The Tribune Democrat, Johnstown, PA

Local News

January 20, 2013

BILL EGGERT | Oscar the Grouch: Remembering Jack Klugman

— We have lost another television icon recently. A versatile and highly respected character actor of stage, screen and television, Jack Klugman’s career spanned approximately 60 years. His performances garnered three Emmy Awards and several additional nominations. Klugman’s Broadway credits include “Golden Boy,” Gypsy” and “The Odd Couple.” His film credits include memorable performances in “12 Angry Men” (1957), “Days of Wine and Roses” (1962) and “Goodbye Columbus” (1969).

But it was on television that Klugman shone the brightest. Many remember him from his longest-running medical drama “Quincy, ME” (1976-1983). (Klugman, echoing his Quincy role, also had a real-life impact in helping to pass the Orphan Drug Act of 1983.) However, most of us remember him best as the sloppy, grouchy Oscar Madison of the classic sitcom “The Odd Couple” (1970-1975) to Tony Randall’s fastidious Felix Unger. It was Klugman and Randall’s portrayals of Oscar and Felix that best personified Neil Simon’s comic meditation of the yin and yang of two best friends forced to live together.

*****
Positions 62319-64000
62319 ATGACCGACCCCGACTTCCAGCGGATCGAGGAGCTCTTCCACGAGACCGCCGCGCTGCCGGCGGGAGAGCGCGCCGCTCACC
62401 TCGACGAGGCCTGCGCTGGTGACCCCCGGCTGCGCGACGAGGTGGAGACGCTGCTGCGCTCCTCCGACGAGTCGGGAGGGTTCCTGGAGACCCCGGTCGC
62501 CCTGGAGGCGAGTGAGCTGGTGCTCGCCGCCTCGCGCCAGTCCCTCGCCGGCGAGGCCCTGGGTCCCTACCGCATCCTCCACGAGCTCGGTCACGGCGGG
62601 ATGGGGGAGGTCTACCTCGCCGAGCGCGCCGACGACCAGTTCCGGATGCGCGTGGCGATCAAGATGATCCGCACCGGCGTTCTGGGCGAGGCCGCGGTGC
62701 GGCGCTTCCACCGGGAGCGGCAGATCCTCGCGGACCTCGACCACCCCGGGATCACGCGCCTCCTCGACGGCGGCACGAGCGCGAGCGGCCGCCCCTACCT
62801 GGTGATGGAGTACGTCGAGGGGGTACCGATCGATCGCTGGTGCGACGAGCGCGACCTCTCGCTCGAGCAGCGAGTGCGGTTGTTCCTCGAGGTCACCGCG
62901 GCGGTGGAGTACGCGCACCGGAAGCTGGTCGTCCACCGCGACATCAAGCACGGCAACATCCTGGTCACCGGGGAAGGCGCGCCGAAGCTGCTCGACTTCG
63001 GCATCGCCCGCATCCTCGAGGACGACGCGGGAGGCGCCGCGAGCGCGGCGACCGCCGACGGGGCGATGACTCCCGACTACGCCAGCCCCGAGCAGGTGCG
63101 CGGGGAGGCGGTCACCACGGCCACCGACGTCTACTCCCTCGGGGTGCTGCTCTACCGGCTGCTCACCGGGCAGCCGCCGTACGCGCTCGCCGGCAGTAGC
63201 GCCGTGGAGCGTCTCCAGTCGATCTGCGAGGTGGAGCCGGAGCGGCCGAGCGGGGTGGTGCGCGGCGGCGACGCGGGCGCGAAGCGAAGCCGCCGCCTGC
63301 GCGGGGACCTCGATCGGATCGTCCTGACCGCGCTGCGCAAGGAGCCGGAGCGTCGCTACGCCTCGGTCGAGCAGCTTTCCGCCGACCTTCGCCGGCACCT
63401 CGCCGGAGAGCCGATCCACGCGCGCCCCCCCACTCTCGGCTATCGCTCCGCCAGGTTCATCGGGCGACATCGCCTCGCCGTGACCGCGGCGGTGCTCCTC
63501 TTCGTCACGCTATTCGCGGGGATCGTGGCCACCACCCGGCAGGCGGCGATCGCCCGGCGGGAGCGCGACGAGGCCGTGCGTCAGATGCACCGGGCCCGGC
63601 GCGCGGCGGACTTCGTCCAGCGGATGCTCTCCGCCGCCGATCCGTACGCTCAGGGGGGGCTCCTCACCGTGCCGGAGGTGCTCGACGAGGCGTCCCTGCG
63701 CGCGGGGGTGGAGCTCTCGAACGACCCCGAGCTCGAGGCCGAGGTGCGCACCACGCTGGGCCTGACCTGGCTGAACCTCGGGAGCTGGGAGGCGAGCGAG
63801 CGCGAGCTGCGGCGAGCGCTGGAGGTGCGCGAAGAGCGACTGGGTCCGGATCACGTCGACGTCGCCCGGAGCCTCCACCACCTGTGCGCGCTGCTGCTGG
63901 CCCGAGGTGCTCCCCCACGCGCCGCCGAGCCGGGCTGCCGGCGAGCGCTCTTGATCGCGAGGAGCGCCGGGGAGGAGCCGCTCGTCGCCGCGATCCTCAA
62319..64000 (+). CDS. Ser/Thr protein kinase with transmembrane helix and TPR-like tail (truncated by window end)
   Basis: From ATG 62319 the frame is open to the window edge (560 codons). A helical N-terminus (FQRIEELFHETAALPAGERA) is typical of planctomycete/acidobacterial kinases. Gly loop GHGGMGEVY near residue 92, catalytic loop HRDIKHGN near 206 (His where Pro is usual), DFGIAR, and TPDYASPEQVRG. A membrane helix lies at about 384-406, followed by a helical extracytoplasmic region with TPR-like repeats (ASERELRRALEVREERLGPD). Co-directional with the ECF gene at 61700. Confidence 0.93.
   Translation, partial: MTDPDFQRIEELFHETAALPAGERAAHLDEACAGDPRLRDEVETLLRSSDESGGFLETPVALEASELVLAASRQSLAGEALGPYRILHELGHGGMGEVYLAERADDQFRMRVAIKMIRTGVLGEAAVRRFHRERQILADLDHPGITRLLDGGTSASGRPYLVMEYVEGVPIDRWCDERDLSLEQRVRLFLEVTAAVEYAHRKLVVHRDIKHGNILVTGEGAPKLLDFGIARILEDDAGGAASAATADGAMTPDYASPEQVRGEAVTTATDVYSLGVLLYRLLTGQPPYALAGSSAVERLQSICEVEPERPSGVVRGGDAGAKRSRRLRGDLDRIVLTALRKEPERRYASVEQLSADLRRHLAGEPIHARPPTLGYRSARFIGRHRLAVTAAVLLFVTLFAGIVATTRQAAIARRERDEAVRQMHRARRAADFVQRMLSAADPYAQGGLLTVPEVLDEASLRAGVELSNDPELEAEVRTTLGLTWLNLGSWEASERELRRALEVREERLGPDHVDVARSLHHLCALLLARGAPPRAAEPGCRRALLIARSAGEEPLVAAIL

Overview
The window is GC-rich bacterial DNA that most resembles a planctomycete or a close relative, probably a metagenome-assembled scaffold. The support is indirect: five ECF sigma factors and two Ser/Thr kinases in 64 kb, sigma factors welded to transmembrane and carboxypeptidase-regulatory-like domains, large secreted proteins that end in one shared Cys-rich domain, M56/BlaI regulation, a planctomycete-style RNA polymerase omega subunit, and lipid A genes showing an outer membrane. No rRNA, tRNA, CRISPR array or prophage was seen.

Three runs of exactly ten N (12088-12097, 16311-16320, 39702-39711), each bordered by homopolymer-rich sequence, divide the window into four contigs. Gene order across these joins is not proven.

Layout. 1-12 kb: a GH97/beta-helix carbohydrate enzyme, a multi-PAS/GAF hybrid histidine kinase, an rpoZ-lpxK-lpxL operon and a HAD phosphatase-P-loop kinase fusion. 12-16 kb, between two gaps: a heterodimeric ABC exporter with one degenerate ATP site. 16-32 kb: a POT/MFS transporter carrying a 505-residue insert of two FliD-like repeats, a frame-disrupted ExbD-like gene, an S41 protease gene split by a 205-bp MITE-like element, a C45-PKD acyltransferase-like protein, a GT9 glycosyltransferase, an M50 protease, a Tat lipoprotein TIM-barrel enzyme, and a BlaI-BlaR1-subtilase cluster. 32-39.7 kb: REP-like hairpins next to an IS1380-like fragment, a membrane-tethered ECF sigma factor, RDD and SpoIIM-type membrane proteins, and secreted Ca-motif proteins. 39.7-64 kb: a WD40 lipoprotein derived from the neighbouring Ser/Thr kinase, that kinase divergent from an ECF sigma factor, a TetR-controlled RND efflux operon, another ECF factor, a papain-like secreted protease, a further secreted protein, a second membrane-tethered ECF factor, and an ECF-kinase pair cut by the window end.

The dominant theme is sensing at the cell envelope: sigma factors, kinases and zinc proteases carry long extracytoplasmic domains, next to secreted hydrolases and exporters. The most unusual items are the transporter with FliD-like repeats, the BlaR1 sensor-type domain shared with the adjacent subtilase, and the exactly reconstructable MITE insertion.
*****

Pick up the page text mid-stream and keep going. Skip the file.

There was a sense of these two actors, Klugman and Randall, playing off each other to a higher level, in a rarified air that few could attain. It was like watching Larry Bird play basketball against Magic Johnson, or Arnold Palmer play golf against Jack Nicklaus. The comic timing, complemented with a few poignant moments of drama, led these two actors to rise to a higher plane not often seen in standard sitcoms. It made this Garry Marshall sitcom a must-see program for five years on network television. The show remains popular today on the retro channel MeTV.